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Edmonton Oilers Prospect Report: Picking Up Your Socks

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Photo credit:Bakersfield Condors
Bruce Curlock
6 months ago
When Markus Niemlainen was injured in the pre-season, it created a dilemma for the Edmonton Oilers. With a tight cap situation and the NHL requirement that injured players remain on the roster, it meant that someone who had been on the team (Mattias Janmark as example) or had waiver eligibility (Dylan Holloway or Philip Broberg) or an interesting prospect would need to be sent down.
In the end, the Oilers decided to waive Raphael Lavoie and take a chance he would clear. The 23-year-old winger’s up-and-down pre-season concluding with a really uninspiring effort against the Seattle Kraken probably made the decision a little easier.
The question I had was what would Lavoie do after the demotion. Well, it’s one game with the proverbial small sample size, but the returns were favourable. Let’s see what Lavoie did and find out some other news and notes in this week’s Edmonton Oilers Prospect Report.

What Did I See This Week?

Raphael Lavoie

As mentioned, the Condors played only one game this weekend. One of the most notable things of Lavoie’s first game happened before the puck dropped. He played left wing instead of right wing on a line with James Hamblin and Seth Griffith. Now Lavoie has played left wing before and done well, but it was an interesting choice nonetheless. With Tyler Tullio out due to injury and Jake Chiasson re-assigned to the ECHL, there was room for Lavoie to play right wing. The Condors played Bourgault and Griffith there of course. Then added Jayden Grubbe which makes some sense given it was his first professional regular season game, The final winger was Dino Kambeitz. Now am I reading too much into this fact?
Maybe. However, if you’re a young prospect trying to push through to the NHL, being positionally versatile is a good trait. By the way, Drake Cagguila left this game early with what looked like a pretty bad injury, so Lavoie’s ice time really ratcheted up in this game.
In terms of the game, Lavoie was truly a man amongst boys. He ended up with one assist and added a game-high five shots on the net. He played first powerplay of course, but also played the tail end of the penalty kill as well a bit. Again, anything to show his versatility is going to aid his ultimate goal. Perhaps the most notable element of his game was something that led to a Condors goal: in-zone defending. Here is the clip of the play. Watch Lavoie, whose playing the weakside wing. He does a nice job of scanning to ensure his check stays up top. Then he reads the Firebird’s player’s attempt to make a cross-ice pass. He jumps into the lane and he’s off to the races. James Hamblin. Tap-in goal.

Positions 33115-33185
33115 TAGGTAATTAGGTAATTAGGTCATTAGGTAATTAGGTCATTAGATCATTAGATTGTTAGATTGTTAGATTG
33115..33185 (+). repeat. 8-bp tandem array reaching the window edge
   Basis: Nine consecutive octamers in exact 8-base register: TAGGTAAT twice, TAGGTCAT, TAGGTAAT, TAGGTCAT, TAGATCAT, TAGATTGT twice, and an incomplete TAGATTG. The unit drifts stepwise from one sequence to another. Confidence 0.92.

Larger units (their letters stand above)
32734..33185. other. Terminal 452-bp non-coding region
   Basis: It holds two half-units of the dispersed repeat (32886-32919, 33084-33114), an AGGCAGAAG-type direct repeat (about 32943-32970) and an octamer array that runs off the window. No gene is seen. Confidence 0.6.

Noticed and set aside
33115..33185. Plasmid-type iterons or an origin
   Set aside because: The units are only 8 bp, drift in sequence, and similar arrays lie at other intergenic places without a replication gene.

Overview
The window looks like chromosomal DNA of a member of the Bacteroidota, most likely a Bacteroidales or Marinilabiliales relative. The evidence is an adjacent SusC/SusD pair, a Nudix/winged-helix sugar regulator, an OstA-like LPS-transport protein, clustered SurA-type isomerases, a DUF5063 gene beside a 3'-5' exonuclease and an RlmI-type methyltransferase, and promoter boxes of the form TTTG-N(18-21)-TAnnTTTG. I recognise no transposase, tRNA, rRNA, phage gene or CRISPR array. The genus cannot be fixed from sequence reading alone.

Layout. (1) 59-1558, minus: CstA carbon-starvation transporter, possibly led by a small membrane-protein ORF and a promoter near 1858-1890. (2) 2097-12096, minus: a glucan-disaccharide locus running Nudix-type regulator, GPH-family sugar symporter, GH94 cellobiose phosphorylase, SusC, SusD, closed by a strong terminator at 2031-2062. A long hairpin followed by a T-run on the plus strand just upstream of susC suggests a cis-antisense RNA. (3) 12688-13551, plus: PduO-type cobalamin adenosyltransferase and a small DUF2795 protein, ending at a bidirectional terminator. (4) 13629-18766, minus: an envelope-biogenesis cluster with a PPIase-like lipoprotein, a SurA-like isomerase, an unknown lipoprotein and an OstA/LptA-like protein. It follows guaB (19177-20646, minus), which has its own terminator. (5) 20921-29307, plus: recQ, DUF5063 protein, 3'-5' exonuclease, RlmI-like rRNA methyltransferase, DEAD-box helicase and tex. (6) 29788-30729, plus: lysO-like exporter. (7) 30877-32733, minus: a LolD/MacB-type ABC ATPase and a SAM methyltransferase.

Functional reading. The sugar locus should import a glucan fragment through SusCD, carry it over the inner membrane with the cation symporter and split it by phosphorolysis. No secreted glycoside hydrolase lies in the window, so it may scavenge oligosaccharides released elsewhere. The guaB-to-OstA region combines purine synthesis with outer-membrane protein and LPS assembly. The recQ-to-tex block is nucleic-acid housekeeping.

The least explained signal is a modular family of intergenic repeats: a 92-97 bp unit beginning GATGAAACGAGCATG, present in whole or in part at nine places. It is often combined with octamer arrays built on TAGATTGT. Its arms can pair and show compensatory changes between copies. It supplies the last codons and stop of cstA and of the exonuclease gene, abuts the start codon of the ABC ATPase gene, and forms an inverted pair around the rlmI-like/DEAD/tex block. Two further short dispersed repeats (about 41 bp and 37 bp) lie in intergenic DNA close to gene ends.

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Next to his overall consistent effort, Lavoie’s defensive game gets picked on more than anything else. The more he can be counted on to suppress offence and then turn that into transition chances, the more his coaches will trust him in high-leverage situations.
The part of his game that remains very impressive at the AHL level is his in-zone offensive game. Here is a clip of many from the game that illustrates his confidence offensively. The puck consistently goes through his stick on most shifts in the offensive zone. Even when zone possession is lost, Lavoie has the confidence to start the next attack from deep in his own zone.

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Lavoie also had a near miss on a goal in his first game, as well. It was a typical Lavoie release that caused the goalie all kinds of grief which ultimately led to the winning goal by the Condors a bit later in the shift. This shot came off a great little knock-on pass by Seth Griffith. Lavoie had a great shot, but the goalie just caught enough of it to knock down the momentum of the puck.

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Now that does not mean the game was perfection for Lavoie. One of the things that I think goes unnoticed by fans, but not by coaches is when he loses his defensive conscience. He has a tendency to lose his composure sometimes and it can lead to chaos. Watch this shift here. Remember the Condors play the same zone or box plus one defensive scheme as the Oilers. Watch how many times Lavoie loses his composure in executing it and how it results in his teammates having to cover or switch for him.

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Here Lavoie gets lucky, to be honest. Ironically, this is the first half of the shift that led to the Hoefenmeyer game-winning goal. The fact this game-winning goal happened at the end of this shift probably makes this a less painful memory, but the coaches and his teammates will not forget it. Lavoie needs to maintain his composure in his zone and do his part, but nothing more. Making it more simple will make his life more easy in his own zone.
Nevertheless, Lavoie had a good first game. It needs to keep happening. Injuries will occur over the season. Lavoie wants to make sure he is the first name on the list for a call-up to the Oilers.

News and Notes

There was not a lot of other gameplay this week for Oiler prospects. The most notable bit of news was the injury to Beau Akey. He blocked a shot in the 8-0 loss to the Kitchener Rangers on Friday night. Akey did not play in the 7-1 Colts win on Saturday. On the collegiate front, Maatta, Munzenberger, Lachance and Copponi begin their Hockey East season this coming week.
That’s all for this week. Next week, the full prospect group will be in regular season games. Watch here for all the key updates. Thanks for reading and see you next week.

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